Egypt’s largest private lender is planning to buy a controlling stake in Kenya’s Tier III Mayfair Bank in a transaction that is set to intensify deal-making in the local banking sector.
Commercial International Bank (CIB) will buy a stake in the three-year-old Kenyan bank as the launchpad for a piece of the East African banking market.
The Competition Authority of Kenya confirmed it was reviewing the buyout proposal but declined to disclose the stake or size of the transaction. Mayfair Bank also declined to comment.
“The Authority has received an application in respect to the proposed acquisition of a controlling interest in Mayfair Bank Limited by Commercial International Bank (Egypt),” the CAK said yesterday in response to querries by the Business Daily. “The Authority is currently analysing the application. Upon reaching a determination, the Authority shall publish it pursuant to Section 42 and 46 of the Competition Act No. 12 of 2010.”
Mayfair is Kenya’s fourth-smallest lender with a market size index of 0.16 percent, according to Central Bank of Kenya data. It was licensed in June 2017 and nearly doubled its loss in the nine months to September 2019 to Sh250 million, making it one of the few lenders to post losses in Kenya’s banking market of 43 banks.
If approved, CIB will become the first Egyptian bank to set up shop in Kenya, which has in recent years attracted interest from West African lenders. The transaction will be the latest deal among Kenyan lenders in recent months as banks target consolidation to grow and defend their market share.
KCB Group completed the acquisition of National Bank of Kenya in October while CBA Group merged with NIC Group to form the third-biggest bank by assets in Kenya.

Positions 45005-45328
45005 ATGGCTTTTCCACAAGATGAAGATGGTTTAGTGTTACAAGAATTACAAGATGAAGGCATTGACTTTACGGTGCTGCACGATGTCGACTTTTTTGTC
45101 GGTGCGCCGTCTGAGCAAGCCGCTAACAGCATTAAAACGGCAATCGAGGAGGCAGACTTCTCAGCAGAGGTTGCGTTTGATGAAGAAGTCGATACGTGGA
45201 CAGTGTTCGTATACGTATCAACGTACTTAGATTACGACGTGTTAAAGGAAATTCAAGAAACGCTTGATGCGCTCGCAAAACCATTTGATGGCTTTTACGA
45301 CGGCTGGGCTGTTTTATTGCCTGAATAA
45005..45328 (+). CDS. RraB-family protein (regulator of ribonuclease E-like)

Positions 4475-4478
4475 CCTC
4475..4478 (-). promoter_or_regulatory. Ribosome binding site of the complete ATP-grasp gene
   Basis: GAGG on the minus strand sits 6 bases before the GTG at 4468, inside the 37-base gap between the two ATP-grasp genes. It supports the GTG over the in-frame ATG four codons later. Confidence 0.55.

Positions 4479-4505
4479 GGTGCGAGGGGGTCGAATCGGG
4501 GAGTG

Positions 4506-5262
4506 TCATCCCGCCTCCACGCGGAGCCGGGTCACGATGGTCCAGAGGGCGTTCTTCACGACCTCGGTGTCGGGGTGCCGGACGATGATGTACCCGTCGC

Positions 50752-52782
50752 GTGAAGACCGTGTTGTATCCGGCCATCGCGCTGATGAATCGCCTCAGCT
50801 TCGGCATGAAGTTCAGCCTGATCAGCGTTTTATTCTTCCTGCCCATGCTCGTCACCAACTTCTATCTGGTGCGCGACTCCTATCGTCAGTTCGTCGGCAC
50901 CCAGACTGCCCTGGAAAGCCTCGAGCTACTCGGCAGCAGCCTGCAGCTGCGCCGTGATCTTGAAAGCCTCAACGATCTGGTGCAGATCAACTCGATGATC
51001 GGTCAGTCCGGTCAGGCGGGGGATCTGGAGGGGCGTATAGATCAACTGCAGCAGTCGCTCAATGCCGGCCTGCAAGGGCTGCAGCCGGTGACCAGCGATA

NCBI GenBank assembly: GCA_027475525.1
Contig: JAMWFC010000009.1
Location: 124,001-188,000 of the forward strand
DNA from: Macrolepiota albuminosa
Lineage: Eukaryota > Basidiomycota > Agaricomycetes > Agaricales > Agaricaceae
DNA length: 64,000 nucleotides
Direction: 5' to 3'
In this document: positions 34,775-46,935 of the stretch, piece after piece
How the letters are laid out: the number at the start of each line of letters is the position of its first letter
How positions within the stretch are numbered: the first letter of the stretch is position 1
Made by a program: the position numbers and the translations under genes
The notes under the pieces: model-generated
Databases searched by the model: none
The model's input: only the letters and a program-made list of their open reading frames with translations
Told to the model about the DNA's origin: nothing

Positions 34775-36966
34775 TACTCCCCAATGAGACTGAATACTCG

Other smaller transactions include Access Bank Plc, Nigeria’s biggest lender, which got the greenlight last month to acquire Transnational Bank Ltd — which is associated with former President Daniel arap Moi family. Diamond Trust Bank acquired Habib Bank Kenya in 2017.
Politician Peter Kenneth is among the 25 shareholders of Mayfair Bank. He is the founder of Mayfair Group, which also owns Mayfair Insurance – one of the key shareholders of the proposed Mayfair Bank.
CIB is one of only two Egyptian lenders ranked in the Forbes Global 2000 listing, which represents the largest corporations in the world and has been angling for a share of East African market.
Mohamed Sultan, the bank’s chief operating officer, told Euromoney that it will ride on the billions of dollar flows in annual trade between Egypt and Kenya to gain market share, a pointer that it is targeting trade finance.
The lender has already established a representative office in Ethiopia (which does not yet issue banking licences to foreigners) and has identified Tanzania and Uganda as potential markets for expansion.
In November, the CIB board approved the bid to buy a Kenyan bank and set off the process to get regulatory approvals in both Egypt and Kenya.
Kenya has been a magnet for foreign banks targeting the local and regional space due to regulatory ease, forex mobility and digital innovation.